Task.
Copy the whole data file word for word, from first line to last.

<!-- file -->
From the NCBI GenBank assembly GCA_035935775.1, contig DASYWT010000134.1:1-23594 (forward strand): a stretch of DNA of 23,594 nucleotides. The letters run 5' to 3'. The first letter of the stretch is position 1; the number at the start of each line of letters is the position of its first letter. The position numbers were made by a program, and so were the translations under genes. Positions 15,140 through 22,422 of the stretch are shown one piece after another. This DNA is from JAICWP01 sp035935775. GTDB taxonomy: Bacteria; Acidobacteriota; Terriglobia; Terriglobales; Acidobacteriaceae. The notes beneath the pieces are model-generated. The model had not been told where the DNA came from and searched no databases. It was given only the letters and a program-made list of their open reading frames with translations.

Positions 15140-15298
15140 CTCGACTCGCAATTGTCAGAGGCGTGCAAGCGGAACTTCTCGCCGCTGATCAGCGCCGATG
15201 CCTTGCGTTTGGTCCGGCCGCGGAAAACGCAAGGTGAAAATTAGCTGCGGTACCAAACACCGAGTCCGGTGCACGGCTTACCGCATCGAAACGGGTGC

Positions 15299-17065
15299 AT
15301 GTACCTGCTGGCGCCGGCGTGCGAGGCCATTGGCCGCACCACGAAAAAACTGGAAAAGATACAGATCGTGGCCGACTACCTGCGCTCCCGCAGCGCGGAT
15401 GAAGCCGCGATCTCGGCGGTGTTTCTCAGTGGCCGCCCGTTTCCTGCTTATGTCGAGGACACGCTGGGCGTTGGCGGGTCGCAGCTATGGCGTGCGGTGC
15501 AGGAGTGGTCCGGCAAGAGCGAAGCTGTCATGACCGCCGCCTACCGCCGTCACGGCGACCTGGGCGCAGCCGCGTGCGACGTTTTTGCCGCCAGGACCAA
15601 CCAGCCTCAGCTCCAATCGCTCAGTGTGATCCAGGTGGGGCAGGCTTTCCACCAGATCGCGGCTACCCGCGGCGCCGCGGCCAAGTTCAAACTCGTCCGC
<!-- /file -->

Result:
From the NCBI GenBank assembly GCA_035935775.1, contig DASYWT010000134.1:1-23594 (forward strand): a stretch of DNA of 23,594 nucleotides. The letters run 5' to 3'. The first letter of the stretch is position 1; the number at the start of each line of letters is the position of its first letter. The position numbers were made by a program, and so were the translations under genes. Positions 15,140 through 22,422 of the stretch are shown one piece after another. This DNA is from JAICWP01 sp035935775. GTDB taxonomy: Bacteria; Acidobacteriota; Terriglobia; Terriglobales; Acidobacteriaceae. The notes beneath the pieces are model-generated. The model had not been told where the DNA came from and searched no databases. It was given only the letters and a program-made list of their open reading frames with translations.

Positions 15140-15298
15140 CTCGACTCGCAATTGTCAGAGGCGTGCAAGCGGAACTTCTCGCCGCTGATCAGCGCCGATG
15201 CCTTGCGTTTGGTCCGGCCGCGGAAAACGCAAGGTGAAAATTAGCTGCGGTACCAAACACCGAGTCCGGTGCACGGCTTACCGCATCGAAACGGGTGC

Positions 15299-17065
15299 AT
15301 GTACCTGCTGGCGCCGGCGTGCGAGGCCATTGGCCGCACCACGAAAAAACTGGAAAAGATACAGATCGTGGCCGACTACCTGCGCTCCCGCAGCGCGGAT
15401 GAAGCCGCGATCTCGGCGGTGTTTCTCAGTGGCCGCCCGTTTCCTGCTTATGTCGAGGACACGCTGGGCGTTGGCGGGTCGCAGCTATGGCGTGCGGTGC
15501 AGGAGTGGTCCGGCAAGAGCGAAGCTGTCATGACCGCCGCCTACCGCCGTCACGGCGACCTGGGCGCAGCCGCGTGCGACGTTTTTGCCGCCAGGACCAA
15601 CCAGCCTCAGCTCCAATCGCTCAGTGTGATCCAGGTGGGGCAGGCTTTCCACCAGATCGCGGCTACCCGCGGCGCCGCGGCCAAGTTCAAACTCGTCCGC